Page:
Sizemore hit 22 home runs in his first full season in the Major Leagues in 2005. However, it was the next year where Sizemore showed that he has legit power.

His fly-ball percentage increased from 31 percent in 2005 to 46.9 percent in 2006, and his ISO went from .195 to .243. His power surge netted him a .906 OPS and 28 HR for the Cleveland Indians.

What I liked about Sizemore, in the early stages of his career, was that while his power increased, all his peripherals stayed intact. He was striking out about the same as the previous season and a half (23.4 percent in ’06 to 22.6 percent in ’04 and ’05), his OBP increased (.375 in 06 to .335 in ’04 and ’05), and he was hitting just as many line drives (19.8 percent in ’06 to 21.8 percent in ’04 and ’05).

When I saw Sizemore early in his career, I certainly said the power increase is good for him and he is becoming the ultimate player. I am not so sure we can say that about Ellsbury just yet.

Which brings us to…

The Mays Hayes Argument

The center fielder for the Indians before Sizemore, and maybe even before Kenny Lofton, was Willie Mays Hayes. In his first season with the Tribe, Hayes was a punch-and-Judy type hitter. He was the ’90s version of Vince Coleman.

He would bunt for a hit, steal second and then steal third. He was an unstoppable force.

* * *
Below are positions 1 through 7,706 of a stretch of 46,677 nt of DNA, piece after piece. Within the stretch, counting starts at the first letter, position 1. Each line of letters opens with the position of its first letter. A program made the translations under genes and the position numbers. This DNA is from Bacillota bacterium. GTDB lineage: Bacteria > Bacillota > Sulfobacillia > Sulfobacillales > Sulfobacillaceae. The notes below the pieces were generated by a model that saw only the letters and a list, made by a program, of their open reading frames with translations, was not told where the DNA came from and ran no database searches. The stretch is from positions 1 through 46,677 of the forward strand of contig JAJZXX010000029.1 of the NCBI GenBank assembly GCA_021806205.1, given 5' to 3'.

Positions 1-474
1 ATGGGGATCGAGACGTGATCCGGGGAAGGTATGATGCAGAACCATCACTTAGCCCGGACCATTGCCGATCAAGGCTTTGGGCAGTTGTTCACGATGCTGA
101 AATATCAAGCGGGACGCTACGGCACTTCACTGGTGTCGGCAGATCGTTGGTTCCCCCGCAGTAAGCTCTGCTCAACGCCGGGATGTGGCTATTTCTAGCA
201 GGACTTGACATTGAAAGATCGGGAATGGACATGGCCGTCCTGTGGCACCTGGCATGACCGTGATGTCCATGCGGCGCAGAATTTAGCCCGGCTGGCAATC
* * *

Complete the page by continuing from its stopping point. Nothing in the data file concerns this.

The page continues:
Unfortunately, all of Hayes’ accomplishments were lost when the Internet bubble burst in the early-2000s. However, if memory serves me correctly, Hayes stole around 100 bases in his rookie year and didn’t hit a home run.

Then, in his second season, when Hayes arrived to camp, he added more muscle and started launching homers. While Hayes was hitting the long ball more often, all his peripherals suffered.

I fear that Ellsbury maybe suffering the same fate.

While he is hitting the long ball more often, Ellsbury is striking out a ridiculous 27.9 percent of his at-bats. For a guy who has never K’d more than 14.4 percent of the time in any full season, this is alarming.

Ellsbury also was a guy who used to hit the ball on the ground, bunt for hits and like Hayes, cause havoc on the base paths. Now, he is hitting a career-low 37.5 percent ground-balls (down from almost 50 percent the previous seasons). It’s hard to cause havoc on the bases when you are hitting pop ups to right field.


Based on what I have seen so far, Ellsbury is turning into more of Hayes than Sizemore. He has developed a severe uppercut in his swing and appears to be looking to hit home runs.

That’s not his game. Perhaps he should take some advice from the late, great Lou Brown:


You can follow The Ghost of Moonlight Graham on Twitter @theghostofmlg